In the footsteps of Rosa Luxemburg?
Perhaps it is a bit irritating that the norms of correct speaking keep changing. New buzzwords keep popping up, which you should of course learn and start using as quickly as possible. One recent example would be “cis women” to designate female citizens who are not transsexuals. If you want to take part in left-wing lifestyle discussions without blame, you need one thing above all: enough free time to stay up to date on questions of correct language.
The typical lifestyle leftist lives in a big city or at least a chic university town, rarely anywhere on the margins. It is studying or has a university degree and good foreign language skills, advocates a post-growth economy, and maintains a healthy diet. Meat eaters, diesel car drivers, and Mallorca low-cost air travelers are a horror. That doesn’t mean that it doesn’t drive or never gets on a plane. With the exception of corona-times, it enjoys traveling and usually flies particularly far, because mobility and cosmopolitanism are part of its DNA. But this is not about cheap tourism; the trips are educational, about getting to know other cultures, visiting the last remaining wild orangutans, or to getting closer to one’s inner self at an Ayurvedic retreat. Traversing city routes by bike or electric car eases the conscience.
E-cars are going strong
In principle, there is nothing wrong with people subscribing to certain values and shaping their lives accordingly. If you can afford it and like it, why not? There are undoubtedly more unpleasant folks than metropolitan vegans who drive their children to school in electric cars, avoid plastic packaging, and strive to minimize their carbon emissions, even if they themselves have a not-insignificant carbon footprint. What makes the lifestyle left so unsympathetic in the eyes of many, and especially the less fortunate, is its tendency to regard its own privilege as a personal virtue, to glorify its worldview and way of life as the epitome of progressiveness and responsibility. Those on the lifestyle left exude the complacency of the morally superior, the conviction that they are on the side of good and reason. It is the arrogance with which they look down on the worldviews, the needs, even the language of those people who have never been able to attend university, or live in a small-town environment, or buy the ingredients for their barbecue from Aldi or Walmart because that money has to last until the end of the month. It is their unmistakable lack of compassion for those who have to fight much harder for their little wealth, if they have any at all, and who may sometimes appear tougher or grimmer because of this.
Indeed, a bigotry that is difficult to deny certainly contributes to the low public image of the lifestyle left. Anyone who struggles to afford a vacation once a year, or who has to live on a small pension despite a long life of hard work, does not appreciate preaching of material renunciation from those who have never lacked for anything. No one wants to hear about the benefits of immigration to our society from friends of multiculturalism who send own children to schools where they get to know other cultures solely through literature and art classes.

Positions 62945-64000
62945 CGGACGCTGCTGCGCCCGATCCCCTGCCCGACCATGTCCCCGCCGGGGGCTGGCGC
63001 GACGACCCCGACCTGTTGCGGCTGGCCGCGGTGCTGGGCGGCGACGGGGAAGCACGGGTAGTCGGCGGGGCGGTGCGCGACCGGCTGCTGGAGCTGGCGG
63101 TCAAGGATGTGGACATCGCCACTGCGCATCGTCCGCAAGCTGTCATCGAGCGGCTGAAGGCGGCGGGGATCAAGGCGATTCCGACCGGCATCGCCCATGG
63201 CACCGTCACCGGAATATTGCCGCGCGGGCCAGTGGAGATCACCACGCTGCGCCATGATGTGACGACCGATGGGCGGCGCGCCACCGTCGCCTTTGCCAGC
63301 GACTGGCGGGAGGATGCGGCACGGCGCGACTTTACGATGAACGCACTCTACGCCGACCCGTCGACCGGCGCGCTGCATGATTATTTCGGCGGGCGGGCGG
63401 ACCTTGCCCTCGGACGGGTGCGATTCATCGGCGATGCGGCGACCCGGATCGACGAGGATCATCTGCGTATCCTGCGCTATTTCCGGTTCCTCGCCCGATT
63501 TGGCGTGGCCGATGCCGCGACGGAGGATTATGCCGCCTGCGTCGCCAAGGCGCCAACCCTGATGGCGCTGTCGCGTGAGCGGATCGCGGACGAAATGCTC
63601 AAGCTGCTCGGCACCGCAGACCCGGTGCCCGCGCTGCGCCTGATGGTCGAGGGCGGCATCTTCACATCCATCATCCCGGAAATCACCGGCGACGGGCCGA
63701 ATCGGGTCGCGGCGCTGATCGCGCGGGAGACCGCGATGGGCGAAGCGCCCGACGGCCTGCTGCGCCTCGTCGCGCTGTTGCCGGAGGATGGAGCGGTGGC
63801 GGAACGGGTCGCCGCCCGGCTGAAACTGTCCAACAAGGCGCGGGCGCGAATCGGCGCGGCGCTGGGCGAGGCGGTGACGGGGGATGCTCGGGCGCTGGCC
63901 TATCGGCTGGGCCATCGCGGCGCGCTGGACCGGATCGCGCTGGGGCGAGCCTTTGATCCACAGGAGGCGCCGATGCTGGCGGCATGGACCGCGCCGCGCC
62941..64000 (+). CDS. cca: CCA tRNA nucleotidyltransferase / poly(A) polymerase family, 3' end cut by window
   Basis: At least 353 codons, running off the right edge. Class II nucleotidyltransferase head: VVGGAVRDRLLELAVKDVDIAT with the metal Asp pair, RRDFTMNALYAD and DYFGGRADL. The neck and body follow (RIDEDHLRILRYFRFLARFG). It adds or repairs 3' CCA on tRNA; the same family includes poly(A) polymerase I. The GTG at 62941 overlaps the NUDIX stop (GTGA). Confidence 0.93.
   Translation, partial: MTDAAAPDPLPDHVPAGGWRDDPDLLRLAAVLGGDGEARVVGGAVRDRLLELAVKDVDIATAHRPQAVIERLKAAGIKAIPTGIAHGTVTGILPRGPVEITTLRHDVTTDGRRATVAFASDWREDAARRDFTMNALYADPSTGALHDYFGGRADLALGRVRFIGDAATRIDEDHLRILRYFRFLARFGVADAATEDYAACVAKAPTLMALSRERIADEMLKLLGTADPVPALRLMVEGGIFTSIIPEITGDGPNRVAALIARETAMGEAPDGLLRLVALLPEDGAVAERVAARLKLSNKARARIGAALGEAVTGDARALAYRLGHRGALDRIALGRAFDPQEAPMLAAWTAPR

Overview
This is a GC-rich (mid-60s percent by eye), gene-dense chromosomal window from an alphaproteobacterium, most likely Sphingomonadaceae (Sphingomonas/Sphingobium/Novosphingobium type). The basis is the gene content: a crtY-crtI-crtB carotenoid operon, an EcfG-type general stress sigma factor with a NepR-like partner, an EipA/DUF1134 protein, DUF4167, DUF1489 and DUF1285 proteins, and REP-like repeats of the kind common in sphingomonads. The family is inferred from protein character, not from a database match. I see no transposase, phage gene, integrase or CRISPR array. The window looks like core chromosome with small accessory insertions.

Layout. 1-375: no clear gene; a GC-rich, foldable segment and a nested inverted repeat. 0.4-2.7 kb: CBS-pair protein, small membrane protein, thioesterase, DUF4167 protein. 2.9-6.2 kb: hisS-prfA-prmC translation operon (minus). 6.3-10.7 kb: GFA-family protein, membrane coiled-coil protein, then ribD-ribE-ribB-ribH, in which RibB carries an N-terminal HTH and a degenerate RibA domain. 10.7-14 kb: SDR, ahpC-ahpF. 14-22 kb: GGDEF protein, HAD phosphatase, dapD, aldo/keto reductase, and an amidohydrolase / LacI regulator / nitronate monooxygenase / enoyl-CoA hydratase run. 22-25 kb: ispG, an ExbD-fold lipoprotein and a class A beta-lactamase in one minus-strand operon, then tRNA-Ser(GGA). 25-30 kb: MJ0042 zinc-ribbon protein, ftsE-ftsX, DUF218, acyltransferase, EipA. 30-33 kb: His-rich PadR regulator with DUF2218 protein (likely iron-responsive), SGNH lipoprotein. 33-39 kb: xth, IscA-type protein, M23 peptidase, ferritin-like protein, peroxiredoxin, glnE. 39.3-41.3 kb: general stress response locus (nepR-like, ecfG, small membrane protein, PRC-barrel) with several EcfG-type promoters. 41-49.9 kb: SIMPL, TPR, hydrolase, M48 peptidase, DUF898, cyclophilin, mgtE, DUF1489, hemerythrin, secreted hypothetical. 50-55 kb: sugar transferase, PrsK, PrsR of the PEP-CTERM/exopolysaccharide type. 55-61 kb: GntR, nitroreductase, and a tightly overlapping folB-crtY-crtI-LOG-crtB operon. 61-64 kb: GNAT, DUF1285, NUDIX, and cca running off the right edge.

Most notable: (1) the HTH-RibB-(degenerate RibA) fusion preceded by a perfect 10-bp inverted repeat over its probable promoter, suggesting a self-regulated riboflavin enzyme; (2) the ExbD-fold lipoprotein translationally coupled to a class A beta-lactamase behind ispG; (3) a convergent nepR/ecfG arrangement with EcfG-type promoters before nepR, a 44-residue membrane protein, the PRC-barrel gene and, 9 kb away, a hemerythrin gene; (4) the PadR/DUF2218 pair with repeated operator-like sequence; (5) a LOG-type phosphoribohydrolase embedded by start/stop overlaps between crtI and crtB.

When nothing goes right go left
Of course, there are differences among lifestyle leftists. Not everyone who campaigns for immigration, uses gender asterisks, and believes that climate change is primarily a question of consumer habits was born with a silver spoon in their mouth. Not all of them are wealthy, either. There may even be some who haven’t been to university. But such lifestyle leftists are outnumbered. The others are the vast majority.
There are also differences across lifestyle leftists in attitudes toward the less privileged. Some simply despise them. When Hillary Clinton insulted Trump voters as a basket of deplorables in 2016, it was certainly one of the few honest moments in her entire election campaign. The term “white trash” for the white American working class has long been promulgated by left-wing liberals. In Germany, old white men are a popular enemy in left-wing lifestyle circles. “The proll” is also often used to denote a group of people about whom one can freely express disparagement. When it comes to them, sensitive considerations regarding offensive language suddenly no longer apply.
Trash of all colors and countries unite!
Of course, the lifestyle left doesn’t register the fact that they continually demand an open, tolerant society, but often display a terrifying intolerance when dealing with divergent views. This cognitive dissonance is an inevitable outcome of their staunch belief that left liberalism is ultimately not an opinion, but a question of decency. For left-wing liberals, anyone who deviates from the party line is not a dissident, but an actual bad person, even a misanthrope or a Nazi. This perspective explains the aggression to which positions, but also people, who move outside the left-liberal worldview or simply violate one of its holy commandments are subjected. After all, (almost) everything is allowed in the fight against Nazis. And the lifestyle leftist is only liberal in the orbit of its own thinking.
Sahra Wagenknecht, born 1969 Jena, Germany, is a politician, economist, author, and publicist. She is a member of The Left and was parliamentary chairperson of the party from 2010 to 2019. Since 2009, she has been a representative in the Bundestag.
Translated from German by Paula Levi